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Articles 871 - 900 of 1703

Full-Text Articles in Law

Twitter Needs Tony (Not), Marcus O'Donnell Jan 2013

Twitter Needs Tony (Not), Marcus O'Donnell

Faculty of Law, Humanities and the Arts - Papers

The Sunday Telegraph has again weighed into the election with a front cover sure to get lots of comment. A little less provocative than The Telegraph's first effort but designed to garner reaction. As I wrote earlier in the campaign, these grand statements, that once represented the newspaper's editorial power to direct votes, now exist in a much more complex world where media users are also media producers. The consistent editorial bias of News Ltd's overall coverage of the campaign will undoubtedly have some effect, although this is notoriously difficult to measure. But reaction to some of ...


The ‘Twitterisation’ Of Investigative Journalism, Julie N. Posetti Jan 2013

The ‘Twitterisation’ Of Investigative Journalism, Julie N. Posetti

Faculty of Law, Humanities and the Arts - Papers

Social media platforms such as Twitter and Facebook, the 'social tools' most widely used by journalists in their work, are transforming professional norms and values. The ways journalists engage with these platforms are: challenging notions of objectivity through the convergence of personal and professional lives; propelling the mainstreaming of 'open journalism' models, which promote collaborative research and reportage; and even upending established verification processes. So, what are the implications for investigative journalism? What are the potential benefits of 'social journalism' for research, investigation and verification? How can journalists and news publishers most effectively deploy social media platforms in pursuit of ...


Aggression And Perceived National Face Threats In Mainland Chinese And Taiwanese, Dániel Z. Kadar, Michael Haugh, Wei-Lin Melody Chang Jan 2013

Aggression And Perceived National Face Threats In Mainland Chinese And Taiwanese, Dániel Z. Kadar, Michael Haugh, Wei-Lin Melody Chang

Faculty of Law, Humanities and the Arts - Papers

This study examines manifestations of verbal aggression in an intergroup context between Mainland Chinese and Taiwanese on computer-mediated communication (CMC) discussion boards. We examine the role of perceptions of national identity and face in occasioning instances of aggression in Sino-Taiwanese online interactions. It will be argued that there is a fundamental difference between Mainland Chinese and Taiwanese ways of displaying aggression when discussing cross-Strait issues. While the Taiwanese use abusive terms in order to dissociate themselves from the Mainland Chinese in online discourse, the latter tend to associate themselves with Taiwanese through terms that subsume Taiwanese claims to a national ...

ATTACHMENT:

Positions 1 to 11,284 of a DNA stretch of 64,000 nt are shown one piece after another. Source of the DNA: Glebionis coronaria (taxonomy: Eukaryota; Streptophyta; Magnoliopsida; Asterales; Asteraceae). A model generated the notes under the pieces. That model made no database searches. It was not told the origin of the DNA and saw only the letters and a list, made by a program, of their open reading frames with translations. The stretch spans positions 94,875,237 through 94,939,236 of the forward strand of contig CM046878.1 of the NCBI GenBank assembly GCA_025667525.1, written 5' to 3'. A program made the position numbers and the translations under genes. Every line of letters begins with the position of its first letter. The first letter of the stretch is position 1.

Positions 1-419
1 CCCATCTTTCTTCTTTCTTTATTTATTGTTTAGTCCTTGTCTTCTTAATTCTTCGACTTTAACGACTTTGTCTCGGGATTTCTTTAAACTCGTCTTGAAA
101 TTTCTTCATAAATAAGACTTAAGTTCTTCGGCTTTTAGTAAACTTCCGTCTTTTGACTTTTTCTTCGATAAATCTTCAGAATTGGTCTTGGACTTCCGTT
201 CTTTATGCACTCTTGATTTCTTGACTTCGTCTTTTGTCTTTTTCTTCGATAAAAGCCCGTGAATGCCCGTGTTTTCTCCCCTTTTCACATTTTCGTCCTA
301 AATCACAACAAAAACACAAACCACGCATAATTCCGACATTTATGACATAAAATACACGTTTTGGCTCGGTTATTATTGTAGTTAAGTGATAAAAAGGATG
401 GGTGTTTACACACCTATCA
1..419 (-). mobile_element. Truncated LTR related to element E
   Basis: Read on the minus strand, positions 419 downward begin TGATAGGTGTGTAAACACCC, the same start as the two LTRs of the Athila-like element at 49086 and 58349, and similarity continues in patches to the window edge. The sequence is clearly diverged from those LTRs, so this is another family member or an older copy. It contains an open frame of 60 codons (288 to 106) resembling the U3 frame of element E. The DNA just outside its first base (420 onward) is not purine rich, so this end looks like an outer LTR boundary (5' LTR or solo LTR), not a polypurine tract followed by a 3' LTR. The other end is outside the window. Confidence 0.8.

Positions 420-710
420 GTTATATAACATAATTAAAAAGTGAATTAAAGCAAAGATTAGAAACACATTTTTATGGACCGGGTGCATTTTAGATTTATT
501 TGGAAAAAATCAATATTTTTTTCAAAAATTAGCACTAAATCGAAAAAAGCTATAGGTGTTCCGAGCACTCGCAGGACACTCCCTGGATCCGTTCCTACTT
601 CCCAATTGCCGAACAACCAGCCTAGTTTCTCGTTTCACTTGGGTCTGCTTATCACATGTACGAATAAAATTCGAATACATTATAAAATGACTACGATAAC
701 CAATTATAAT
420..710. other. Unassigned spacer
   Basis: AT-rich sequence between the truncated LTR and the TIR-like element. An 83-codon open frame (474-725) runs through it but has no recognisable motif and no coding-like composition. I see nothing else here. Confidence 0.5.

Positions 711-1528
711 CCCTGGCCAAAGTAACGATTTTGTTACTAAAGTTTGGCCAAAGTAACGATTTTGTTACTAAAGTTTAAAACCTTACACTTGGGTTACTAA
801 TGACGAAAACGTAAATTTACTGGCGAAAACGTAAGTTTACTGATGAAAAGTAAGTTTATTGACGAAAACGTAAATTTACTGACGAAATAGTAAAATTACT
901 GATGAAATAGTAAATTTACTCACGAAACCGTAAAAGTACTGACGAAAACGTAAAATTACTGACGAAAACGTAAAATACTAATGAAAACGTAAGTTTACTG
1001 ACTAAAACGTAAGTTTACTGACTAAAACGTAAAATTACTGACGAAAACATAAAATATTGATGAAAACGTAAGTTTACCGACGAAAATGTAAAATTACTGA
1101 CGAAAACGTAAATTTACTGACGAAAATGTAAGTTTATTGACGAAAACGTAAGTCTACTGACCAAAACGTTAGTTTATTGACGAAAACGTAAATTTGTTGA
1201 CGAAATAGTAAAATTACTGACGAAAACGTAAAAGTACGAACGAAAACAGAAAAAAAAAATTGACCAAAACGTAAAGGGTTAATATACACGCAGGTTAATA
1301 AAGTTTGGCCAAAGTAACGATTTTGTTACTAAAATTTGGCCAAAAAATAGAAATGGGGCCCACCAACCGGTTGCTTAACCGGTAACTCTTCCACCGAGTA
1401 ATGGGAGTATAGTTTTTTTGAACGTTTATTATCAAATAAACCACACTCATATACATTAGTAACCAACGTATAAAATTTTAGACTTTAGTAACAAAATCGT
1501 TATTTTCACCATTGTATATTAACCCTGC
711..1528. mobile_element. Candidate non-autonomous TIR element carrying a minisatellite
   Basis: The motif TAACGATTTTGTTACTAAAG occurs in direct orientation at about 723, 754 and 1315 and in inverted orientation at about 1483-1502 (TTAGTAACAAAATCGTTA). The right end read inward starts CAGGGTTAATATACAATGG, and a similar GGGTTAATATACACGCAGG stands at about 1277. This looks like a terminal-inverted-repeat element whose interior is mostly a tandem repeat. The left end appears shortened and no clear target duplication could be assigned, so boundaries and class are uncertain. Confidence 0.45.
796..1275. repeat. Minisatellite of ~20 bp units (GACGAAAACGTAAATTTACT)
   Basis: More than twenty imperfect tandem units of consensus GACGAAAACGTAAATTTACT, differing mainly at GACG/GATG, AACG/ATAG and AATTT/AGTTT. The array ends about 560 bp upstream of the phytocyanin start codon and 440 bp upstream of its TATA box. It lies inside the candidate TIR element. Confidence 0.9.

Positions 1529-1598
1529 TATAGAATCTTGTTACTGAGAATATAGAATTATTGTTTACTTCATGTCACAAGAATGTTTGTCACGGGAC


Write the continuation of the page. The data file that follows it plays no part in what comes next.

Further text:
Rampant Food Adulteration In Bangladesh: Gross Violations Of Fundamental Human Rights With Impunity, S M. Solaiman, Abu Noman Mohammad Atahar N. Ali Jan 2013

Rampant Food Adulteration In Bangladesh: Gross Violations Of Fundamental Human Rights With Impunity, S M. Solaiman, Abu Noman Mohammad Atahar N. Ali

Faculty of Law, Humanities and the Arts - Papers

Food adulteration in Bangladesh is rampant and an increasingly serious concern for its residents. Several studies including those of the Directorate General of Health Services reveal that hundreds of people are getting killed every year eating adulterated foodstuffs and no one seems to have any real concern about such a life-threatening wrongful act. Food adulteration is criminally prohibited, but the wrongdoers care little about this proscription simply because of the continued apathy of the governmental agencies concerned and implicit acceptance or insensible ignorance of consumers. However, the current fragmented legal and regulatory regime for food safety in Bangladesh falls short ...


Picturing Archaeologies - Phd Research Exhibition, Madeleine T. Kelly Jan 2013

Picturing Archaeologies - Phd Research Exhibition, Madeleine T. Kelly

Faculty of Law, Humanities and the Arts - Papers

No abstract provided.


How Do You …? Use Film Viewing To Enhance Students’ Analytical Skills?, Alfredo Herrero De Haro Jan 2013

How Do You …? Use Film Viewing To Enhance Students’ Analytical Skills?, Alfredo Herrero De Haro

Faculty of Law, Humanities and the Arts - Papers

Many teachers, and I have been one of them, treat listening skills as something that is innate and that can be neither learnt nor taught. That is, as something that students either can or cannot do, and as something that teachers have no control over. However, trial and error in lessons has shown me how, irrespectively of students’ level in the L2, there are certain things that we can teach students to make them better listeners and to help them understand how to improve their (foreign) language comprehension.

The starting point will be preventing our students from being passive listeners ...


New Australian Art Song For Low Voice, Lotte Latukefu Jan 2013

New Australian Art Song For Low Voice, Lotte Latukefu

Faculty of Law, Humanities and the Arts - Papers

World Premieres were given of the following songs:

Bitter Cold; The Ghost Road; Autumn Thoughts- composer- Larry Sitsky At the Triton's Call- composer- May Howlett


The Legal Aspects Of Connectivity Conservation: Case Studies, Malcolm Farrier, Melissa Harvey, Solange Teles Da Silva, Marcia D. Leuzinger, Jonathan Verschuuren, Mariya Gromilova, Arie Trouwborst, Alexander R. Paterson Jan 2013

The Legal Aspects Of Connectivity Conservation: Case Studies, Malcolm Farrier, Melissa Harvey, Solange Teles Da Silva, Marcia D. Leuzinger, Jonathan Verschuuren, Mariya Gromilova, Arie Trouwborst, Alexander R. Paterson

Faculty of Law, Humanities and the Arts - Papers